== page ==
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The Southern League was a Class B and Class C minor league baseball league which operated intermittently in the Southern United States from 1885 to 1899. Financial problems plagued the league and its member teams throughout their existence. It was not unusual for teams to depart the league during the season or for the league to cease operations without completing the season. It was this lack of financial support which ultimately caused the league to permanently disband in 1889. In 1901, a new league, called the Southern Association, was created from its remnants.

Southern League
CountryUnited States
Most titlesNew Orleans Pelicans (3)



The original Southern League was formed on February 11, 1885, in Atlanta.[1] It was the first professional league to operate in the South.[2] Henry W. Grady, managing editor of The Atlanta Journal-Constitution, was selected as the league's first president.[3] The eight-team circuit included the Atlanta Atlantas, Augusta Browns, Chattanooga Lookouts, Columbus Stars, Memphis Reds, Nashville Americans, and unnamed teams from Birmingham, Alabama, and Macon, Georgia.[4] Each team was scheduled to play 100 games during the season, but few would reach that mark as the Birmingham, Chattanooga, and Columbus clubs quit the league in the final two weeks of the season.[1][5] Atlanta captured the Southern League's first pennant with their 66–32 (.673) season record.[1] Nashville's Len Sowders was the league's first batting champion with a .309 batting average.[1]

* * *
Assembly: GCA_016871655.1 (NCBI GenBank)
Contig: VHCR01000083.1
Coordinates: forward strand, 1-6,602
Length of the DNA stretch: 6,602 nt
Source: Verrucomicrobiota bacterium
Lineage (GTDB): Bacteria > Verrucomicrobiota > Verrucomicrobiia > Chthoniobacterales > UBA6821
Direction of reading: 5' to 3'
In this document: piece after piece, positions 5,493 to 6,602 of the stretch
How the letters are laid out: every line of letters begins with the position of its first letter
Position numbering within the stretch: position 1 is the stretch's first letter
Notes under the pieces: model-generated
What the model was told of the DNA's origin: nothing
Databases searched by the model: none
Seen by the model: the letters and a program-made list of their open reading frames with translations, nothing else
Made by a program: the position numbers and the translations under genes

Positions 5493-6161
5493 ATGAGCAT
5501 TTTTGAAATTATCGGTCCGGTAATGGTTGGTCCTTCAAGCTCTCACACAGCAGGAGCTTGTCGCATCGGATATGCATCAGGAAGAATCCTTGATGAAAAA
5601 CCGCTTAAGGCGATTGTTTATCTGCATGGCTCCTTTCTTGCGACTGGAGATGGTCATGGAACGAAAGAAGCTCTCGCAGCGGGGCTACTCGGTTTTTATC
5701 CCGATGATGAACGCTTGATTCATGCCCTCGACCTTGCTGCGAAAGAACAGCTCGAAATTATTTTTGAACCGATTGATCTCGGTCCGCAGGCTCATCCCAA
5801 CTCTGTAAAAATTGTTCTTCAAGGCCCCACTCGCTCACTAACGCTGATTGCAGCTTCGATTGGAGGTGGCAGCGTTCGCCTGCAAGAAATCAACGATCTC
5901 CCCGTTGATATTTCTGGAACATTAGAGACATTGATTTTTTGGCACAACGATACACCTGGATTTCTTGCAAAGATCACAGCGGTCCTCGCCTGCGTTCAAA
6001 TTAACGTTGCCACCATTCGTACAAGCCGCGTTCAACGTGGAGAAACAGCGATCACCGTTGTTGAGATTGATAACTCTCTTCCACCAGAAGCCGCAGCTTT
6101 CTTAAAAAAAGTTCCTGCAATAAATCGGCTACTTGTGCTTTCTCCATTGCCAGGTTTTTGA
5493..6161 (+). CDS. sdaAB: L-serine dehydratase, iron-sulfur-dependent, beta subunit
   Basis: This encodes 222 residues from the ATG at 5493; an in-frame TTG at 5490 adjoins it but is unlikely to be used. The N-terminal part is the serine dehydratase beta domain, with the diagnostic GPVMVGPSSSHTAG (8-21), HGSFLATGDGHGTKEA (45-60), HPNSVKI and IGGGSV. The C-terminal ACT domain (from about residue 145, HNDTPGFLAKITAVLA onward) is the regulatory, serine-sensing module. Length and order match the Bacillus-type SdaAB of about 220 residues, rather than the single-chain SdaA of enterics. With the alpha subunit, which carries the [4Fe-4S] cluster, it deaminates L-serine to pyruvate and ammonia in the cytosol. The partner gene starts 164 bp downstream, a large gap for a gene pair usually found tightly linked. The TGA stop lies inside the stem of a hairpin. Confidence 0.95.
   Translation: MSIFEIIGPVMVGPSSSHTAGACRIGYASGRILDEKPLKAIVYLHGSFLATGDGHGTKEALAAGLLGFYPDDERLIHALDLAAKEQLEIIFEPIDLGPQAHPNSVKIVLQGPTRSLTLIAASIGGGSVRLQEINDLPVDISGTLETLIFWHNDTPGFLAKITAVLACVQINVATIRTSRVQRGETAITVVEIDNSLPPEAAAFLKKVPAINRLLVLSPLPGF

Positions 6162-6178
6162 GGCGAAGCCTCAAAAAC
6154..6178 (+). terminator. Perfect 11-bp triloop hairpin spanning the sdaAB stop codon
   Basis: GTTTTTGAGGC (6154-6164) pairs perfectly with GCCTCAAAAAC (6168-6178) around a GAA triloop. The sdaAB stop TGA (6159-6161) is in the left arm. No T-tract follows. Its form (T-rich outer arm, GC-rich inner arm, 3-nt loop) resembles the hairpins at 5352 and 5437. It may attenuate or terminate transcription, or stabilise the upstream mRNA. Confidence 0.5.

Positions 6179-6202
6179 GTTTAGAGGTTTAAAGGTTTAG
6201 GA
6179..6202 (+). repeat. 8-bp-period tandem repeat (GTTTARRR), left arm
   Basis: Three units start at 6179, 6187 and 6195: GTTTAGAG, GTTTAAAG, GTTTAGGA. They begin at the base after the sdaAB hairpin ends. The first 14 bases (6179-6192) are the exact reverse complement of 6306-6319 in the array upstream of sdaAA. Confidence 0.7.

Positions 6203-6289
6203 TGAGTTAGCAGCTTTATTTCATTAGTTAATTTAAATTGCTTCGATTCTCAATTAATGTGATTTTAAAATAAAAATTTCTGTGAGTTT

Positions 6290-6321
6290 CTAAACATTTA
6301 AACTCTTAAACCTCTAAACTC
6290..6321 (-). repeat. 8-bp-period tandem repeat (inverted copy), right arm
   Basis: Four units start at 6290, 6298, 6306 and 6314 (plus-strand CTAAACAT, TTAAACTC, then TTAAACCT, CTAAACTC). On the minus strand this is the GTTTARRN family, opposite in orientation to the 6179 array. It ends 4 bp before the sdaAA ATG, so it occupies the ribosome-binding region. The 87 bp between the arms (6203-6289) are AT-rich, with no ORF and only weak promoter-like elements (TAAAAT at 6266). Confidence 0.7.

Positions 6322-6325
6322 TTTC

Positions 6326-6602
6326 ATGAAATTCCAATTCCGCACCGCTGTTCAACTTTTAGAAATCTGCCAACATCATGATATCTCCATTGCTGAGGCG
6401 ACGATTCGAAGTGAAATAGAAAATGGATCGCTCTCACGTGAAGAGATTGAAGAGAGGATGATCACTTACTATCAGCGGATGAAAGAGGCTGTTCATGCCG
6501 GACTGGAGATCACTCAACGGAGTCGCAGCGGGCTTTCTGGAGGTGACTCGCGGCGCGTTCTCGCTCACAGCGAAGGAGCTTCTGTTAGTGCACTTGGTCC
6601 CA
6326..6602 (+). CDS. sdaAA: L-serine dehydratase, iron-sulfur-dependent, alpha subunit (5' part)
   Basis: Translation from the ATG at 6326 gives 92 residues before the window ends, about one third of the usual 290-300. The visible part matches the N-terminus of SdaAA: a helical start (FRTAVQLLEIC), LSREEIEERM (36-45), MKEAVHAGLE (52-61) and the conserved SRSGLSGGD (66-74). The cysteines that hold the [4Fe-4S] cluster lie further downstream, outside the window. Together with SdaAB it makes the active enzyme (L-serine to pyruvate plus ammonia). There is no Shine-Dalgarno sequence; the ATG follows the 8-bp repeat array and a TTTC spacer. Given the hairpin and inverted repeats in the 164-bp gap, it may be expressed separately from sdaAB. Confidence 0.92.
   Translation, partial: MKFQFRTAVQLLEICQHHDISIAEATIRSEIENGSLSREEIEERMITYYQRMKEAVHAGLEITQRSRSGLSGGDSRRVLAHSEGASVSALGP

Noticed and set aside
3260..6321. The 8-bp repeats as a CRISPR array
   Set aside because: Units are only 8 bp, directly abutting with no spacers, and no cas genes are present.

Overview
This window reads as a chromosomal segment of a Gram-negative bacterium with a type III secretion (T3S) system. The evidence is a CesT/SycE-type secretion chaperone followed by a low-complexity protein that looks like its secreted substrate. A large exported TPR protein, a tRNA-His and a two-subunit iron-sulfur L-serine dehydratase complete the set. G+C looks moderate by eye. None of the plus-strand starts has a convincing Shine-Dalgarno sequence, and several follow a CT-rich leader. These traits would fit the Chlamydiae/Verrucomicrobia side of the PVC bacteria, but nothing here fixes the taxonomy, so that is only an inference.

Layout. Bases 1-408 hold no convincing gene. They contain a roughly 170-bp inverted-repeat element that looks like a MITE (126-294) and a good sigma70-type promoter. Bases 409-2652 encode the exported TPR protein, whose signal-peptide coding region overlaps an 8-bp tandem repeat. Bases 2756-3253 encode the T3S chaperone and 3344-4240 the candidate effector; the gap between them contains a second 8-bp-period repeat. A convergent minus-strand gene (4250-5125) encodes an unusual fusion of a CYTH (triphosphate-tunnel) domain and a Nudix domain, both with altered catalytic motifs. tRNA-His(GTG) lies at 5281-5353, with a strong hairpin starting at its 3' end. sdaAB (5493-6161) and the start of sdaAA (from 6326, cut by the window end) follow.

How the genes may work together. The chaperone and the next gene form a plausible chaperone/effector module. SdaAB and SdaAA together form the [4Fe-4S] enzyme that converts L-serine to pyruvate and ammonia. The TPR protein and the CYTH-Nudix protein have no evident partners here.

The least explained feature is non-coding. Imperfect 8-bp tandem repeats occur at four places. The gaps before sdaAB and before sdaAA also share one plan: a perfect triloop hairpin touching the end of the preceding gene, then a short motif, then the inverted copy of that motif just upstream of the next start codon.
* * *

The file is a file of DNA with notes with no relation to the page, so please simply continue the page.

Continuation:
Financial insolvency, a perpetual problem in the league,[3] forced the teams from Augusta and Chattanooga to drop out of the league in July 1886.[1] Atlanta repeated their previous winning season by capturing the 1886 league pennant with a 64–28 (.696) record.[1] Lefty Marr, mirroring Nashville teammate Len Sowders' feat from the previous season, was the league's batting champion with a .327 batting average.[1] Charleston Seagulls pitcher Gus Wehling had the lowest earned run average (0.78) for the season.[1] A new entrant to the league, the New Orleans Pelicans, won the 1887 league pennant with a 74–40 (.649) record.[1] Of the seven teams fielded during the 1887 season, only three (Charleston, Memphis, and New Orleans) made it to the end of the season on October 11; financial problems forced the others to drop out of the league.[6] Wally Andrews of Memphis was the league's batting champion (.413).[7]

Only four teams were able to compete during the 1888 season.[8] The season opened on April 7, was halted by early July.[9] The league champion Birmingham Maroons compiled a 32–19 .(627) season.[1] Memphis' John Sneed led the league with his .354 batting average.[9] The league played again in 1889 but only fielded four teams, which was partially to blame for the failure of the 1888 season.[10] After the first week or two of play, the Southern League reorganized by adding three other teams.[10] The league collapsed again that season after only three teams remained active by the middle of the season.[3] New Orleans (46–9, .836) was in first place at the time the league dissolved.[1] The circuit was non-operational from 1890 to 1891.[5]